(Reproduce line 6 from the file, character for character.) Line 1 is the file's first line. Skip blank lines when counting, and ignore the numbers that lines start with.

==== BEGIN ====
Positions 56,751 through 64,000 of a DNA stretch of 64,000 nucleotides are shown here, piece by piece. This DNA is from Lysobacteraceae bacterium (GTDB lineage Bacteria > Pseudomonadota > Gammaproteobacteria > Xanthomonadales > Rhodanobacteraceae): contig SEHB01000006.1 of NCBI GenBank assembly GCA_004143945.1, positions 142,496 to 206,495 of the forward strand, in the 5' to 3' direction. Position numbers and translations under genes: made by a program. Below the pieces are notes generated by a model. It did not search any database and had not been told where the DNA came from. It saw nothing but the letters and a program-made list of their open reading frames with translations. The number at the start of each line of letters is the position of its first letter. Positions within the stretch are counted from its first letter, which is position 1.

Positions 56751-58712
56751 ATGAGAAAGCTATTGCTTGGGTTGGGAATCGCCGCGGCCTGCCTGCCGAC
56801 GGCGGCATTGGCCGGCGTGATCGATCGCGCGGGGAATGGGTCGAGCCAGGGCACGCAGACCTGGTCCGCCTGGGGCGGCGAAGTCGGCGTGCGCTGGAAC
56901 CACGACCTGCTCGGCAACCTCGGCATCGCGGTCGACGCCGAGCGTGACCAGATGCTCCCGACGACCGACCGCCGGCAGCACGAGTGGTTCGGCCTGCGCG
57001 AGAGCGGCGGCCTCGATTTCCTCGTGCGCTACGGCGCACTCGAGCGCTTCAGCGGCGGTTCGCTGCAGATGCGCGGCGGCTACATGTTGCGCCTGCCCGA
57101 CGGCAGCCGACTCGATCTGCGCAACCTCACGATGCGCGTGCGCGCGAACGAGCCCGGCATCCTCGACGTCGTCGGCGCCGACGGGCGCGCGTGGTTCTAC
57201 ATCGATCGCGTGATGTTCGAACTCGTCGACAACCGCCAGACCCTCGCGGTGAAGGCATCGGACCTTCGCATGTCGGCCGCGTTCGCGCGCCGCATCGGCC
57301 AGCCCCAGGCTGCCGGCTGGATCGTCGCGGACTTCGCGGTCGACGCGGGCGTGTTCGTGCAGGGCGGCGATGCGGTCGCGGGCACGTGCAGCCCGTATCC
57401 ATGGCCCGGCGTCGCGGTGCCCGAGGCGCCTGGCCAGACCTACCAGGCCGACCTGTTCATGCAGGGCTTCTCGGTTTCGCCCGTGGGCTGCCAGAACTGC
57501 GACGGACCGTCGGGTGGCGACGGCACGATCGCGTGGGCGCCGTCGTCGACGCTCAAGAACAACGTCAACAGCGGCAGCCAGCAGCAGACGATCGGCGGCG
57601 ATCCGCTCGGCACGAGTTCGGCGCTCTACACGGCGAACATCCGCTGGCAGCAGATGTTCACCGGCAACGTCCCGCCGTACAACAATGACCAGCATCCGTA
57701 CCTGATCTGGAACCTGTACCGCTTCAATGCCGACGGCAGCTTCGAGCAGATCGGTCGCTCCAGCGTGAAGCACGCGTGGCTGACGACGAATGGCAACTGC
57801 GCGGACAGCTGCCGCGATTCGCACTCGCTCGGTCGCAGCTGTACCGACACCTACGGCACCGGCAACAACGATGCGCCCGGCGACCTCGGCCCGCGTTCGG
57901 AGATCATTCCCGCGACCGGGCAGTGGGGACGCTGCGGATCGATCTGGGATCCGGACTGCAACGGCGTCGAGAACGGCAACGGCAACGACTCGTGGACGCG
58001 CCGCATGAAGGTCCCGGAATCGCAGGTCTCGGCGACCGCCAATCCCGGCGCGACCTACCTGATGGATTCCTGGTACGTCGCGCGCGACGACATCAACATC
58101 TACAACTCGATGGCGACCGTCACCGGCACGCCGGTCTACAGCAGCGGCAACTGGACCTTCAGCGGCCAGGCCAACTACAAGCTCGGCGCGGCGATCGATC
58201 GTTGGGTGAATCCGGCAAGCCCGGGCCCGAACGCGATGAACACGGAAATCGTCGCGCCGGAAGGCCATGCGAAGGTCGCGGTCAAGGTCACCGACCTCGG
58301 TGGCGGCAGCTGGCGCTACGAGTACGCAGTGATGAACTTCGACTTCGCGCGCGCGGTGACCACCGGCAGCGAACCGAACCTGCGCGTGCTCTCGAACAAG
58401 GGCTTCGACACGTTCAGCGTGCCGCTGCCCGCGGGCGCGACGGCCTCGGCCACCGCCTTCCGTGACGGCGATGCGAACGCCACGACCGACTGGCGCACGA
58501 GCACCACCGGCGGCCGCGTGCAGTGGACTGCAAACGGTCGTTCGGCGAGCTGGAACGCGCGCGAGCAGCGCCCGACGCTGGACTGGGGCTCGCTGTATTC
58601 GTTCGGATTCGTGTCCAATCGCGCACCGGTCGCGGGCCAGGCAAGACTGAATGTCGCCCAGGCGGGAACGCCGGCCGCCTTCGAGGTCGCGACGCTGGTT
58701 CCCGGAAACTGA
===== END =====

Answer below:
57001 AGAGCGGCGGCCTCGATTTCCTCGTGCGCTACGGCGCACTCGAGCGCTTCAGCGGCGGTTCGCTGCAGATGCGCGGCGGCTACATGTTGCGCCTGCCCGA